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Your Crash Course on the EU Cheese Tariffs

Parmigiano Reggiano

You might have noticed the cheese world buzzing about the Trump administration’s proposed tariffs on European Union (EU) goods. These would impact American access to imported wine, olive oil, and (gasp!) some of our favorite cheeses. Here are four things you need to know.

1. What are the tariffs even about?

In response to the EU subsidizing Airbus (rival to American-owned Boeing), the Trump administration proposed retaliatory tariffs on select European goods. While the original dispute lies within the aerospace industry, the tariffs would be leveled against foodstuff such as wine, olive oil, and cheese.

“[The dispute] should be resolved in that sector,” says Philip Marfuggi, president and CEO of the Ambriola Company, one of the largest U.S. importers of Italian cheeses. “Cheese, wine, pasta, and a multitude of other products [subject to tariffs] have nothing to do with the airline manufacturing industry.”

2. How will American consumers and businesses be affected?

There are multiple ways these tariffs would force change. Imported cheese would double in price. Since cheese retailers (especially small to medium businesses) already operate on razor thin margins thanks to the short shelf life of their wares, they wouldn’t be able to stock cheese they might not be able to sell. Choices would be much more limited, and boast a much higher price tag.

In addition, higher cheese prices would lead to a loss of revenue, which would mean a fall in employment. From cheese transporters to importers to mongers and retailers, there simply wouldn’t be enough business to pay wages. “We estimate that, at minimum, the tariffs would put 20,000 jobs related to importing cheese at risk,” says Marfuggi.

3. Which cheeses would be affected?

About 90 percent of all imported cheeses from the EU would be affected. All European countries would be subject to the tariffs, including Italy, Spain, France, and the Netherlands. Consumers can expect to see a dramatic hike in cost for their favorite cheeses, should the tariffs go into effect. Projected prices see soft-ripened French cheeses such as brie costing $25 per pound, while favorites such as Parmigiano Reggiano costing anywhere from $30-$45 per pound.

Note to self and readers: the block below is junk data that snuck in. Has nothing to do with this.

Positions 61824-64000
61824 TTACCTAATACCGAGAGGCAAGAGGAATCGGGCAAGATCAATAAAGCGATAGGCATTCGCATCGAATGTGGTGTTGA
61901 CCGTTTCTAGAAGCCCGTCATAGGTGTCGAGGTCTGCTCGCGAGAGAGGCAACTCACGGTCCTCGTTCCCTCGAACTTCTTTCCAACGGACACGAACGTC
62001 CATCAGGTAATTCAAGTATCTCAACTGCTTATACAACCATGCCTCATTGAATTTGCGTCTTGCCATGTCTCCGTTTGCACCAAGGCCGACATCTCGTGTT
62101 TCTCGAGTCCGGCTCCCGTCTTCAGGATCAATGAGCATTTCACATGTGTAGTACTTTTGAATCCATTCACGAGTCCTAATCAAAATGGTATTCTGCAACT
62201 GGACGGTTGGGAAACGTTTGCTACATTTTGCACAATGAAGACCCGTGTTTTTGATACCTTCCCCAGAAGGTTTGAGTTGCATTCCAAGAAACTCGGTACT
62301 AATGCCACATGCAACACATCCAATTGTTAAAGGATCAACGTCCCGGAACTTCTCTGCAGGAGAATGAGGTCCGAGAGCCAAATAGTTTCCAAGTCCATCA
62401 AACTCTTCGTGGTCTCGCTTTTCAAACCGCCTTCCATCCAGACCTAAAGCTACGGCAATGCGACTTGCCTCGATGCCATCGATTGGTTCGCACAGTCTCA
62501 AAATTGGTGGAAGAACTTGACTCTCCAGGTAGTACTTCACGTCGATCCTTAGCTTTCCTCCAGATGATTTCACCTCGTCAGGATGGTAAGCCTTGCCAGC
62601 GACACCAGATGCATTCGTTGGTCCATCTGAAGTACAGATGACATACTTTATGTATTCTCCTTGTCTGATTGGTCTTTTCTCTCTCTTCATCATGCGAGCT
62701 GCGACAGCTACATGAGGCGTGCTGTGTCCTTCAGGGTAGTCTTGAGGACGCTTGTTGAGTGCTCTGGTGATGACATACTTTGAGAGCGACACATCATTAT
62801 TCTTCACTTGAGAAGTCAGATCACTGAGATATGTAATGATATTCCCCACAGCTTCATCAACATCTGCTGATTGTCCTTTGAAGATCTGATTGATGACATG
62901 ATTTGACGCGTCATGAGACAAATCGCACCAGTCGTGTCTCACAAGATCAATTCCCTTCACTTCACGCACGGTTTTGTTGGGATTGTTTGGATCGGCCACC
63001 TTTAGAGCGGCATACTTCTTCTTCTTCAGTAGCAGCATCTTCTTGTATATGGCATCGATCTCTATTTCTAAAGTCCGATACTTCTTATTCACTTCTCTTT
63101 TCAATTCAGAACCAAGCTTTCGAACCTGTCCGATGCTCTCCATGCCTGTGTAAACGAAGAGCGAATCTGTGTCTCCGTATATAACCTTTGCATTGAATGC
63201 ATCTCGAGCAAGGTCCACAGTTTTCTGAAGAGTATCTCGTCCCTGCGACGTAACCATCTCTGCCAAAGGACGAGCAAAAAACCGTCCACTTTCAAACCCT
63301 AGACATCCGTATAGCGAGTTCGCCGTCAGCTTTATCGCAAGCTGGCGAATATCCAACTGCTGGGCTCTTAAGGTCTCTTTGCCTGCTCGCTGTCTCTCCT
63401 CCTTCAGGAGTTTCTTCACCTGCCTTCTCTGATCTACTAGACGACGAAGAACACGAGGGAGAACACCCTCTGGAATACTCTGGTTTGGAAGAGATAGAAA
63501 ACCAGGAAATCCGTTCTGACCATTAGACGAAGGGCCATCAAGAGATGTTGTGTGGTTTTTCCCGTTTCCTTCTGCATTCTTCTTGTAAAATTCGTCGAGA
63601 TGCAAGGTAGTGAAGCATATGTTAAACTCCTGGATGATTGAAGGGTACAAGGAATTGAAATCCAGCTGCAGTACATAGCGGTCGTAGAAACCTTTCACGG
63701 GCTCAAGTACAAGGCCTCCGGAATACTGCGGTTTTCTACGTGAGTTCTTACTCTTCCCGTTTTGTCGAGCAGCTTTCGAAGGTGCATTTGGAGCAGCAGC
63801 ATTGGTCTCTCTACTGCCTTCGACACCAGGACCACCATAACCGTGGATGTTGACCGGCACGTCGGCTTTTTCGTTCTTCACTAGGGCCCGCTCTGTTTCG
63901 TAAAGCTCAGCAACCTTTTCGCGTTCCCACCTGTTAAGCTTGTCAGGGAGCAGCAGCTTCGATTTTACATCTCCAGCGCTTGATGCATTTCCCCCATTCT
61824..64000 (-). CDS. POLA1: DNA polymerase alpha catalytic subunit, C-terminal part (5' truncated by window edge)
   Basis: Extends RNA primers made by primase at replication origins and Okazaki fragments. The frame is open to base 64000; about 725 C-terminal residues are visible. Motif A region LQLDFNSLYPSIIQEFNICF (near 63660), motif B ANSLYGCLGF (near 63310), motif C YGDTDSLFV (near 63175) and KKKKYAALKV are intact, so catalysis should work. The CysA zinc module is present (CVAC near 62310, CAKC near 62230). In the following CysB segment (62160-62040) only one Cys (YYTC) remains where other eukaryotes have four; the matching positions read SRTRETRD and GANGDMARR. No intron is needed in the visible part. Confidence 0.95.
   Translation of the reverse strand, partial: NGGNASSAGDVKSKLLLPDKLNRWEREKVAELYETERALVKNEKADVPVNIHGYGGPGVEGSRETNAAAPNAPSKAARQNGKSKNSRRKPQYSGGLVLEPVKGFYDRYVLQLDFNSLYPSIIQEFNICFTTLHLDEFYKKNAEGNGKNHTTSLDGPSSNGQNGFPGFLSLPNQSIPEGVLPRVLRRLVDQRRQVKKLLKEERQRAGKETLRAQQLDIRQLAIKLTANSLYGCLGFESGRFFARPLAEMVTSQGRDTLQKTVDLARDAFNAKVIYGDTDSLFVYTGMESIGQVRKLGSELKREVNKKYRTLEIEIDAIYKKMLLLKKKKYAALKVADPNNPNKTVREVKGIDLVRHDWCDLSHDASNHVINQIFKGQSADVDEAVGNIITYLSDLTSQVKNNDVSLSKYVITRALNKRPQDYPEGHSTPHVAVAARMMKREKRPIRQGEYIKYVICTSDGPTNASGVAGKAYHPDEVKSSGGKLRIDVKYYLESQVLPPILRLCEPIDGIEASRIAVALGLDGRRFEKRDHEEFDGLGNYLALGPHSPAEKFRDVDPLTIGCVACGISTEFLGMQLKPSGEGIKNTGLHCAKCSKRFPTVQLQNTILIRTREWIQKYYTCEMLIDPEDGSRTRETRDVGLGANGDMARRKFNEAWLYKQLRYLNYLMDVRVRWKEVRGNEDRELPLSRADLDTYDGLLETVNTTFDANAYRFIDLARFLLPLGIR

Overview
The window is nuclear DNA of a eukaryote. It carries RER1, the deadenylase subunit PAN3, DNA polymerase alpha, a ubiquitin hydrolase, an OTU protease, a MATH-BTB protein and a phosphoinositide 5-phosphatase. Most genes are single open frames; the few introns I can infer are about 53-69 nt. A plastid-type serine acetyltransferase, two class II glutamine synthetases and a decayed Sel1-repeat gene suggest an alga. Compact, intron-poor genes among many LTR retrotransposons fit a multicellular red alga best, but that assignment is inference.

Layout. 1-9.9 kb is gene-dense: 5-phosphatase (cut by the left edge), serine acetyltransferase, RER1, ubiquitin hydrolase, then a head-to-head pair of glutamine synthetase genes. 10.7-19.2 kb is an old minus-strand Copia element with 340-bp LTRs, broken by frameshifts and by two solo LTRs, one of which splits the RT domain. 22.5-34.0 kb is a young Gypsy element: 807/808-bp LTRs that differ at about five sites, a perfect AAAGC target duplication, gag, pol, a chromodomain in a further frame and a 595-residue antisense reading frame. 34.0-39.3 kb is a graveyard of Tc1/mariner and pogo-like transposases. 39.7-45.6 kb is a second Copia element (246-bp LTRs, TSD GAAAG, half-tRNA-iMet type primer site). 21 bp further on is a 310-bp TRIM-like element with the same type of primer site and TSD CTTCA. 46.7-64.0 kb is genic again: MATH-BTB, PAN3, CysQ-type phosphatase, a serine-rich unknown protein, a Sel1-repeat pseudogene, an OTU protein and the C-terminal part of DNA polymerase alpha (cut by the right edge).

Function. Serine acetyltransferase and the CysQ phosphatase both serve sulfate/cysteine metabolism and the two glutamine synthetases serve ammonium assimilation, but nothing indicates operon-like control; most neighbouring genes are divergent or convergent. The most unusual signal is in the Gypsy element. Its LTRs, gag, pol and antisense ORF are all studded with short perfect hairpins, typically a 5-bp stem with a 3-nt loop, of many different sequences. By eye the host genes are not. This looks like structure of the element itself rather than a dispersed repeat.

spanish manchego

4. So what now?

Now we wait. “We hope that somebody is advising the White House that this action will hurt the US economy and put a number of jobs and companies at risk,” says Marfuggi. If the tariffs are imposed, small businesses will face a major hurdle. So, while we await the final decision, use the tariffs as an excuse to stop in your local cheese shop for a midweek shopping extravaganza.

Madeline Upson

A longtime lover of cheese and wine nights, Madeline finally gets to use her love of cheese in an actual job as Editorial Assistant at Culture Magazine. She lives in Boston.

3 thoughts on “Your Crash Course on the EU Cheese Tariffs”

  1. Avatar franco sessa says:

    Hi Madeline,
    How is USof A going to act on the GI rules enforced by EU?
    No US producer cheese producer will be allowed to use names like parmigiano or parmesan, mozzarella, brie,feta.

    We are facing similar tariffs issues in New Zealand-we do support protectionism against subsidised economies


  2. Avatar Lee Steinberg says:

    US cheese makers may benefit but I do not believe they have the quality that Italy and France have.

  3. Avatar Michael Alexander says:

    US cheesemakers may benefit from the tariff.

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